Fed’s Powell unsure of the need to raise interest rates further

Federal Reserve Chair Jerome Powell on Friday said the central bank remains unsure of whether more interest rate hikes are needed.

In a speech kicking off the Jackson Hole retreat, Powell promised that the central bank will move carefully given “cloudy” economic outlook and said the central bank would assess the incoming data.

“Based on this assessment, we will proceed carefully as we decide whether to
tighten further or, instead, to hold the policy rate constant and await further data,” Powell said.

In his remarks, Powell repeated his firm intention to get inflation back to the 2% target. He rejected calls to raise the Fed’s 2% target and took no victory lap for the recent benign inflation readings, saying it was just the beginning of what was needed.

Powell said inflation remained “too high,” he said. The Fed “will keep at it until the job is done.”

“We are prepared to raise rates further if appropriate, and intend to hold policy at a restrictive level until we are confident that inflation is moving sustainably down toward our objective,” Powell said at the beginning of his remarks.

Powell said that, getting inflation back to 2%, “is expected to require a period of below-trend economic growth as well as some softening in labor market conditions.”

Many analysts think that economic growth could be reaccelerating in the third quarter and this could change the Fed’s view that it is near the peak level of interest rates.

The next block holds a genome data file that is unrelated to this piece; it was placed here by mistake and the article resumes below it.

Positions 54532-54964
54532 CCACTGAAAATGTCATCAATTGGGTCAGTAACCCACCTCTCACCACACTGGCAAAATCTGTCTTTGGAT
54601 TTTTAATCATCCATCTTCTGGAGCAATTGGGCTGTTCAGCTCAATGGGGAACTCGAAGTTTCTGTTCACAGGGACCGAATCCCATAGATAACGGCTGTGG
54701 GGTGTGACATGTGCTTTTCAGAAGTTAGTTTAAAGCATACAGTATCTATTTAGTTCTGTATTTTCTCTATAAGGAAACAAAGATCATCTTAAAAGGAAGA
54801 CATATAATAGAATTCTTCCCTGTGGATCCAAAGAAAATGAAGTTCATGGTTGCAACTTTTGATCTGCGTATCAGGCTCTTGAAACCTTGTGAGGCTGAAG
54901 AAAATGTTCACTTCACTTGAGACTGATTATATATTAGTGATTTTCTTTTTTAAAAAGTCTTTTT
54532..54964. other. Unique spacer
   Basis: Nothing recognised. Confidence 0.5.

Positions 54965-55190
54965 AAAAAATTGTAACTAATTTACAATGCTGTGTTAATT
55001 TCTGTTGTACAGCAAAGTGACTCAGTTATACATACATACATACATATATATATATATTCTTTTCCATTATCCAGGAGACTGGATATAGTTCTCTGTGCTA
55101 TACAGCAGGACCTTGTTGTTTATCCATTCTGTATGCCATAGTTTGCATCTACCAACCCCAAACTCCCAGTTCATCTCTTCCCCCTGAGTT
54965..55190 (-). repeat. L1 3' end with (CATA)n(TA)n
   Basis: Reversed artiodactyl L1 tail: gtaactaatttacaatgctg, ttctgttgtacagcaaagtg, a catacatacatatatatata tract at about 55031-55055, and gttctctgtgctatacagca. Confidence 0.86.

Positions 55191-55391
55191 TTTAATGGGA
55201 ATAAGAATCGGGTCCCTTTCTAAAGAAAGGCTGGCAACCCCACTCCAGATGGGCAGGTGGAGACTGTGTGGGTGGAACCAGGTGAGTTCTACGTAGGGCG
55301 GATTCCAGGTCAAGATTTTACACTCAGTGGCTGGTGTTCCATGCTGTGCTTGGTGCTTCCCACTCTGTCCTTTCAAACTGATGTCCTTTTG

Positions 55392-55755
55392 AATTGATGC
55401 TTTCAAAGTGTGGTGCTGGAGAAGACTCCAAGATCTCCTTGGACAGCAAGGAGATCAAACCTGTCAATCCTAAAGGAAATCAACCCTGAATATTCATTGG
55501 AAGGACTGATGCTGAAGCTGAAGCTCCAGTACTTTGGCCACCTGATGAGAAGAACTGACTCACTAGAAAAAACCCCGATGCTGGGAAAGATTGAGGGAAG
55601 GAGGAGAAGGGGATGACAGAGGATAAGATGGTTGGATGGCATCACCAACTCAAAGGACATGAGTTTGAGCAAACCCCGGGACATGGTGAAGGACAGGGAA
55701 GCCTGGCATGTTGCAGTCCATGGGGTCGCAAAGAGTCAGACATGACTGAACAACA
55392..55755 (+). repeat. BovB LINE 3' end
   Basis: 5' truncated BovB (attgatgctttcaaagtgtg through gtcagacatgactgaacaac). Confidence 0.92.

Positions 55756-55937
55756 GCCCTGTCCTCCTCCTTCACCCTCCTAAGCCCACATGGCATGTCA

Powell said the Fed was “attentive” to these signs to signs.

“Additional evidence of persistently above-trend growth could put further progress on inflation at risk and could warrant further tightening of monetary policy,” Powell said,

In a similar vein, Powell said that the labor market was beginning to soften but that rate hikes might be needed if the labor market strengthened.

“Evidence that the tightness in the labor market is no longer easing could also call for a monetary policy response,” he said.

But there were factors slowing growth, he said.

The recent rise in long-term bond yields
along with more stringent bank lending standards, had contributed to tighter financial conditions.

“This tightening typically contributes to a slowing in the growth of economic activity, and there is evidence of that in this cycle as well,” Powell said.

In another nod to the doves, Powell said that the economy may not have felt the full effect yet of the Fed’s rapid monetary tightening over the past year and a half.

“The wide range of estimates of these lags suggests that there may be significant further drag in the pipeline,” he said.

Fed officials who want the Fed to raise rates more this year generally think that the effects from past rate hikes have already hit the economy.

In June, Fed officials penciled in one more rate hike this year. The Fed’s benchmark rate is now in a range of 5.25%-5.5%. There are three policy meetings left in 2023.

Powell said the Fed thinks that interest rates are now “restrictive,” or pushing down inflation, but it is harder to know if policy is restrictive enough to return inflation to the 2% target, he said. 

The cloudy skies “complicate our task of balancing the risk of tightening monetary policy too much against the risk of tightening too little,” Powell said.

In reaction to Powell’s speech, Adam Posen, president of the Peterson Institute, said, “People should be taking it as more hawkish than they are.”

Powell was very clear he was sticking to the 2% inflation target and “it was very clear that we are going to be higher for longer,” he said, in an interview on the sidelines of the conference. 

Josh Shapiro, chief U.S. economist at MRF Inc. said in a research note that “the bottom line is that policy decisions remain seat of the pants relying largely on economic data that is either backward looking or questionable in terms of its true meaning.” 

“We would caution against any smugness about the inflation fight being won with a minimum of collateral damage. These are early days in the process and there is still plenty that could go wrong,” he added.

Read more from source